Q&A: Pneumonia versus acute respiratory failure as principal diagnosis

CDI Strategies - Volume 14, Issue 7

Q: If a patient is admitted with both gram-negative pneumonia and acute respiratory failure, which should be sequenced as the principal diagnosis?

A: This question often causes friction between both coders and CDI professionals. The confusion lies in the instructions found within American Hospital Association’s (AHA) Coding Clinic over the last 15-20 years as well as the use of the Official Guidelines of Coding and Reporting to “optimize” payment.

Years ago, the ICD system viewed acute respiratory failure as a symptom more so than a definitive diagnosis. As you are likely aware, Section 1.C.18.b in the Guidelines instruct us:

Codes for signs and symptoms may be reported in addition to a related definitive diagnosis when the sign or symptom is not routinely associated with that diagnosis, such as the various signs and symptoms associated with complex syndromes. The definitive diagnosis code should be sequenced before the symptom code. Signs or symptoms that are associated routinely with a disease process should not be assigned as additional codes, unless otherwise instructed by the classification.

The early Coding Clinics instructed coders to sequence the pneumonia first, ahead of the code for acute respiratory failure. Then the Guidelines switched to say the opposite (that we should sequence the respiratory failure first). This caused a rise in concern since many professionals saw respiratory failure as a symptom versus a definitive diagnosis and the final instruction stated that the circumstances of admission must be considered.

Coding Clinic, First Quarter 2008, p. 18, instructed us that when acute respiratory failure and aspiration or bacterial pneumonia were both present on admission, either could be sequenced as the principal diagnosis if both met the definition of a principal diagnosis.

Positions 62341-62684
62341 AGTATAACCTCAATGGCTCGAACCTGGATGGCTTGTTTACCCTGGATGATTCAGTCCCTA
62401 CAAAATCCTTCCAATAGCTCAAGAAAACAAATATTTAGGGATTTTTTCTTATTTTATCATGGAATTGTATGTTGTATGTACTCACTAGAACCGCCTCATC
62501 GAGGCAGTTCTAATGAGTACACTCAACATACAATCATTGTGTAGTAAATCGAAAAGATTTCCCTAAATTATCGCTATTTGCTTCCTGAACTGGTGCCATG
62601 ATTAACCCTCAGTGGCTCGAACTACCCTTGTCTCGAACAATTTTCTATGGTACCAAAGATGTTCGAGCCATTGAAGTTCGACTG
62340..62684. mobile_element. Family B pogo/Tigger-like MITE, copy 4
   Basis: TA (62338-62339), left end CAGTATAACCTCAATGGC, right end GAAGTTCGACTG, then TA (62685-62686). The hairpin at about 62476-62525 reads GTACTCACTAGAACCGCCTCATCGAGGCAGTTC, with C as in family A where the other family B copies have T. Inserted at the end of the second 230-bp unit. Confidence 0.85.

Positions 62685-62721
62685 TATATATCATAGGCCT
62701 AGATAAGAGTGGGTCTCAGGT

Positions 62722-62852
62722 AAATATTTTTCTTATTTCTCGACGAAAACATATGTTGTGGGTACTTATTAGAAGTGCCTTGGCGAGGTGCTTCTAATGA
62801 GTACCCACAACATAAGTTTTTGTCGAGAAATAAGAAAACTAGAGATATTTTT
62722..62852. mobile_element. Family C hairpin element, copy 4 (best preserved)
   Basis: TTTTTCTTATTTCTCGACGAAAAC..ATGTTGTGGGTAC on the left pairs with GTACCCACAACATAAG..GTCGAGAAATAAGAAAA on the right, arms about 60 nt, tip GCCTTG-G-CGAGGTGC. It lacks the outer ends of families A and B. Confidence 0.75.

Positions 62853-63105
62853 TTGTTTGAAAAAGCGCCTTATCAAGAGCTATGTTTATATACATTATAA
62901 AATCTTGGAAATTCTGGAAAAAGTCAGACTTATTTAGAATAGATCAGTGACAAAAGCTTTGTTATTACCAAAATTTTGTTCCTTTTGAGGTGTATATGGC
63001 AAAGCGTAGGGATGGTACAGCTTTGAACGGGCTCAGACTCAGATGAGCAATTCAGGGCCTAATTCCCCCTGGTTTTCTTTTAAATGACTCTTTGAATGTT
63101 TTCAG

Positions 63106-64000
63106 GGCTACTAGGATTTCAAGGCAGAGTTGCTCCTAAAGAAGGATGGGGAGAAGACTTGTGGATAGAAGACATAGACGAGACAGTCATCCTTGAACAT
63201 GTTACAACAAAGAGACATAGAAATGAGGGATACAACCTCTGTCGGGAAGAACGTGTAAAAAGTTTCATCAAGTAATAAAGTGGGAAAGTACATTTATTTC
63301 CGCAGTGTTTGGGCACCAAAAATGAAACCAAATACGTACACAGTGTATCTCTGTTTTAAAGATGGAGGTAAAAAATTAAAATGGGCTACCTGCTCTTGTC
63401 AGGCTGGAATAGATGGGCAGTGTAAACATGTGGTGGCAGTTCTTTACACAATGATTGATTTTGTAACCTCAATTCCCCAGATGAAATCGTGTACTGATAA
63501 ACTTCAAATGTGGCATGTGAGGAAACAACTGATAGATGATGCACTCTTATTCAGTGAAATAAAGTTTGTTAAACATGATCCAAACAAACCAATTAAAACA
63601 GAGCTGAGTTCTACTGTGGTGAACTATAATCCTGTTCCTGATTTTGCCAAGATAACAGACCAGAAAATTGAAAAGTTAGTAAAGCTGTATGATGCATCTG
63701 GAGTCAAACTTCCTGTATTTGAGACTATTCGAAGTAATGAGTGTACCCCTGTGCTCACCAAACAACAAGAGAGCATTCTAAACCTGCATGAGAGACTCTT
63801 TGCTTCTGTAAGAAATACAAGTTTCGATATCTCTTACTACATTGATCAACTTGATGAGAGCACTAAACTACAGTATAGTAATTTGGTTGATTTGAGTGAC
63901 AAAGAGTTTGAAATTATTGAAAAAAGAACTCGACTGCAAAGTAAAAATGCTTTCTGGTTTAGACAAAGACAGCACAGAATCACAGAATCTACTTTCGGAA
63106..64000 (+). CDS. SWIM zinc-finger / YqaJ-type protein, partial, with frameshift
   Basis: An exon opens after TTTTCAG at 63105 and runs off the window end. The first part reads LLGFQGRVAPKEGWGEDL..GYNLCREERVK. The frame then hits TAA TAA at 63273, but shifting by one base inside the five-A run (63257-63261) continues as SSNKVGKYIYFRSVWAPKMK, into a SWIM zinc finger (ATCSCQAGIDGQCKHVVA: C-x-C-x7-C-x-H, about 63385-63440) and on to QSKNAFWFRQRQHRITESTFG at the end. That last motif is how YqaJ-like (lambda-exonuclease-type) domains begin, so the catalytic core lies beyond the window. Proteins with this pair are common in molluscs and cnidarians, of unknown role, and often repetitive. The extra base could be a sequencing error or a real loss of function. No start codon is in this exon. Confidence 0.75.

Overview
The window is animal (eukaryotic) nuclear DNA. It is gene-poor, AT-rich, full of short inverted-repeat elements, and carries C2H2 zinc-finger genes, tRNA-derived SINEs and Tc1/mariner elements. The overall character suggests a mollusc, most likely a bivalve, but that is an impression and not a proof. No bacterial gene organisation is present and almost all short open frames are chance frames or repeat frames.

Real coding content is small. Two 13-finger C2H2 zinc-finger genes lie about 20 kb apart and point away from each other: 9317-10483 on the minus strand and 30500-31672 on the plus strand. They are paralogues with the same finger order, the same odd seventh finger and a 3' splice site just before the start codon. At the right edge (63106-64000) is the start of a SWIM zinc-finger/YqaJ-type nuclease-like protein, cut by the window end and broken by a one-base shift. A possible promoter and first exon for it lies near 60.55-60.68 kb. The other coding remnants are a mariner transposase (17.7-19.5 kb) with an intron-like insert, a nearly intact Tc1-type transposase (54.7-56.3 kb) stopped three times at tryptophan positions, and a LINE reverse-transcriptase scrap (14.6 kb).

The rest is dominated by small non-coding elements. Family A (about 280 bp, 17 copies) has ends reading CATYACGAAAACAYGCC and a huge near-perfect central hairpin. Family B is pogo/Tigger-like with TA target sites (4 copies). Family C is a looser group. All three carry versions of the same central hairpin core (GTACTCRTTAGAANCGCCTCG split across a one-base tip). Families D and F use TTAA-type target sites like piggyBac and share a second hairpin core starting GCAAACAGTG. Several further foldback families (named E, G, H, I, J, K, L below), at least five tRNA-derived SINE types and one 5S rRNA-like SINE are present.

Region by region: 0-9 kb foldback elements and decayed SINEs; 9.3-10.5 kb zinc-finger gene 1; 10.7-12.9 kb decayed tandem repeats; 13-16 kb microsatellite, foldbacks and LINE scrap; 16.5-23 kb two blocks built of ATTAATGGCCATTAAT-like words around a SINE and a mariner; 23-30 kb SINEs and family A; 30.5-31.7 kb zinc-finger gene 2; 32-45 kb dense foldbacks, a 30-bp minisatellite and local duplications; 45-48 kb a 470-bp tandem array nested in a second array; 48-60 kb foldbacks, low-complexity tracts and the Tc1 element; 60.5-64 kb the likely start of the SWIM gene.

The Guidelines (Section 1.C.10.b.1-3) say that acute respiratory failure will be sequenced differently according to the specific situation:

Selection of the principal diagnosis will be dependent on the circumstances of the admission. If both the respiratory failure and the other acute condition are equally responsible for occasioning the admission to the hospital, and there are no chapter-specific sequencing rules, the guideline regarding two or more diagnoses that equally meet the definition for principal diagnosis (Section II, C.) may be applied in these situations. If the documentation is not clear as to whether acute respiratory failure and another condition are equally responsible for occasioning the admission, query the provider for clarification.

So, long story short, the answer depends on the encounter. Speaking for myself, I tend to sequence the acute respiratory failure first as this will always require an admission to the hospital where the pneumonia may not. The patient will be discharged home when the respiratory failure is resolved. The pneumonia will likely still be under treatment with antibiotics.

Many will argue that we will move to a higher paying DRG with the pneumonia sequenced first. That is true but I do not encourage the practice of sequencing based upon the level of reimbursement unless as Guidelines (Section 2.C) says (emphasis added):

In the unusual instance when two or more diagnoses equally meet the criteria for principal diagnosis as determined by the circumstances of admission, diagnostic workup and/or therapy provided, and the Alphabetic Index, Tabular List, or another coding guidelines does not provide sequencing direction, any one of the diagnoses may be sequenced first.

We need to closely review the record to determine if both diagnoses equally meet the criteria for principal diagnosis before making a sequencing decision.

Editor’s Note: Laurie L. Prescott, RN, MSN, CCDS, CDIP, CRC, CCDS-O, CDI education director at HCPro in Middleton, Massachusetts, answered this question. Contact her at lprescott@hcpro.com. For information regarding CDI Boot Camps, click here.

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